*Nice to see Greg using his new PC. Wonder what he's doing.

*You know, had Nicholas not met with tragedy at the hands of his brother-in-law, he could have at least lived his life in absolutely no danger of contracting mad cow disease.  

*Nice touch to mention Andy J.'s death at an appropriate time. It made the connection with Mr. Gilbert solid, and it also might lend a little more credibility to Andy's attempts to help Danny.   

*I found myself wishing Andy would have grabbed Danny's coat, grabbed his arm and walked him out of that bar like a dad.

*Speaking of fatherly behavior, I thought Fancy's repeated dogging of Danny on the apology was a little much. Three times, he asked.  I'm not sure what it was, but something about that just didn't work for me.  

*I like the Andy and Cynthia pairing for all the reasons I've stated in other reviews. I've noticed, like many of you who've written, that Andy is still sporting his wedding ring. I can understand someone hanging on to that symbol, but I do wonder why he's dating with it on. Seems to me it would make Cynthia uncomfortable, and far less inclined to invite him upstairs. I mean, it seems a big beacon flashing "I'm not ready."  I know Diane did it with hers on... but that just seems odd to me.  If it's enough of a symbol to a person to keep it on, then I'd think it would be top-of-mind enough for them when they're going on dates or taking a roll in the hay.  I know there's a point to the wearing of the ring, though I'm just not sure it fits.

CAST LEGACIES & SUNDRY INFO:
Previously on NYPD Blue: Garcelle Beauvais (Valerie Heywood); Scott Cohen (Harry Denby); Juliana Donald (Cynthia Bunin); Sal Lopez (Mauricio).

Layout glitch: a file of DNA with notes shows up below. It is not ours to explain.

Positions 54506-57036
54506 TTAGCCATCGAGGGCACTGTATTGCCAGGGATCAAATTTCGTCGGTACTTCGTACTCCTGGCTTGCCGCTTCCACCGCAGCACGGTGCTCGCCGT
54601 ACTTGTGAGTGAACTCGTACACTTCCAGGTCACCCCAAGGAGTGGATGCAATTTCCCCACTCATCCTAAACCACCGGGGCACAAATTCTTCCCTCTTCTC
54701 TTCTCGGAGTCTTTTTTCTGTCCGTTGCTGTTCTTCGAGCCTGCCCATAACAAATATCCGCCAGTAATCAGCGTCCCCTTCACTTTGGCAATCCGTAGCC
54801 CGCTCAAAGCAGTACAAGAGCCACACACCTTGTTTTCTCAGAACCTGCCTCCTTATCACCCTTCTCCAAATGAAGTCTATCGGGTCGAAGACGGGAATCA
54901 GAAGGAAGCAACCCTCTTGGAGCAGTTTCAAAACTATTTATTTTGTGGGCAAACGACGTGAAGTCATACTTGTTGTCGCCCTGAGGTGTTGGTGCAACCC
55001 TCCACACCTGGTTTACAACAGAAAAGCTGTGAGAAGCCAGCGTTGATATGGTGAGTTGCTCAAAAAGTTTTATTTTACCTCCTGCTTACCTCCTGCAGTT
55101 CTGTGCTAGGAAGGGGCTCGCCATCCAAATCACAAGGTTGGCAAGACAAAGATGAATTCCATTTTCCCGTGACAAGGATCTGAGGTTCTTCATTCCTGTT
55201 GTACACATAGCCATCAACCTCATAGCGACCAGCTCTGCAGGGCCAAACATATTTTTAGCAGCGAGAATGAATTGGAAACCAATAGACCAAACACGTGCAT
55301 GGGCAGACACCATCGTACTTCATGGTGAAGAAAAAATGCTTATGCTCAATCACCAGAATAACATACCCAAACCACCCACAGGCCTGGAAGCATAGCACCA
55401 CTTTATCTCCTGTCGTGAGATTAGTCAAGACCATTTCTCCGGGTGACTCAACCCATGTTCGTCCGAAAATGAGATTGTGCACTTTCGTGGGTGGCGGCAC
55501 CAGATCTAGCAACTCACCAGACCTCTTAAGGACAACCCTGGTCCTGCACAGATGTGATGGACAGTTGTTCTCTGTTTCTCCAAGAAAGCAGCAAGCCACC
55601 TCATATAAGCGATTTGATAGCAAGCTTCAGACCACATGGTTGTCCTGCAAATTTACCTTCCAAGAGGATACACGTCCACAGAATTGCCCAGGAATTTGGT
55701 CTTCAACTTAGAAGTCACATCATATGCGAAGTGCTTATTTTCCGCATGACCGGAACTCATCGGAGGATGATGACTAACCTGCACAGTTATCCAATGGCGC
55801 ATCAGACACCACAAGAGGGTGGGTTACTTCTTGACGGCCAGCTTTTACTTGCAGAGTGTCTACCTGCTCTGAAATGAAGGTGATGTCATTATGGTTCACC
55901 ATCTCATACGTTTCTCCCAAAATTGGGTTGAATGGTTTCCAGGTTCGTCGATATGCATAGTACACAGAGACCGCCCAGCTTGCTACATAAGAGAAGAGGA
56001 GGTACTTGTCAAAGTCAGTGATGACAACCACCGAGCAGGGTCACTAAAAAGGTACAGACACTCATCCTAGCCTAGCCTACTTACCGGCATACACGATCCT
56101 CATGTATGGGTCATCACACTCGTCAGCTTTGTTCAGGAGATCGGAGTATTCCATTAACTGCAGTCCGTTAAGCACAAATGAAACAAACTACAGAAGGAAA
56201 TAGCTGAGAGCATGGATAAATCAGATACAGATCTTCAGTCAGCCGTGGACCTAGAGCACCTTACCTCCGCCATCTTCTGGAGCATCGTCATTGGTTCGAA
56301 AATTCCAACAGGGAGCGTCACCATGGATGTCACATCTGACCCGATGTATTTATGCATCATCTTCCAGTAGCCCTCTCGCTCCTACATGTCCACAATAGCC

Jack McGee (Sgt. Mahoney): He was on Blue back in 93, but his face is maybe more familiar from one of the 10 films he appeared in last year, or from appearances on Brooklyn South, Chicago Hope, XFiles or Buffy The Vampire Slayer. Or maybe you know him from those Bud Light commercials.

Blue Newbies:
Christine Tucci (Ellen): She was on Chicago Hope several times and has also been on The Practice, ER, Ally McSqueal, and CSI.  But heaven help me if I don't mention that she was Amanda Cory Sinclair number 5 on the soap Another World. (There were five of them? Don't tell me why.)  Christine shares talent genes with her brother Stanley.

Larry Dobkin (Mr. Gilbert):  Wow. In this fine actor's case the question is not "Where have we seen him before?" but "Where haven't we seen him before?"   This man has acted in or directed nearly every television show ever made, especially if it had Lee Majors in it. All I can say is, if you're dying to know where you know him from, check it out at www.imdb.com. I could never hope to list it all.

Bradley White (Ross): He's done L&O three times and made several appearances on Mad About You.

Eloy Casados (Diego): He's a Bochco alum, having done Hill Street Blues way back when. He's also been on Walker, Texas Ranger a bunch of times.

Previously Behind The Scenes:
If you like the literary stylings of the Buzz Bissinger half of tonight's teleplay, you can check out this Pulitzer Prize-winning journalist's book: Friday Night Lights wherever find books are sold (or borrowed). I feel pretty lame saying so, me with my coffee-stained journalism degree and my big scary job in radio news, but it's a really good book.

And back behind the camera shooting that incredible snow scene and others was Jake Paltrow who shares his talent genes with sis Gwyneth, director-producer pop Bruce, and mom Blythe Danner. Also, his non-homely cousin Hillary played Danny Sorenson's sister a few times in previous seasons (and will again, if we're lucky).  

LINES OF THE WEEK:

Mahoney explaining his lack of sympathy for Danny's personal problems: "Yeah? Boo hoo hoo. Must be rough going from banging  Franco in anti-crime over to banging Russell."

Greg, daydreaming, "I had to tell ADA Heywood to quit hassling me for a date."

And the best line of all was the one Andy did not speak when Upstairs John said:
"Seven? With bells on!"

NEXT WEEK: Denby returns and Danny lands in a jackpot.

Don't miss it or shoes will be squeezed.

Thank you,
Amanda Wilson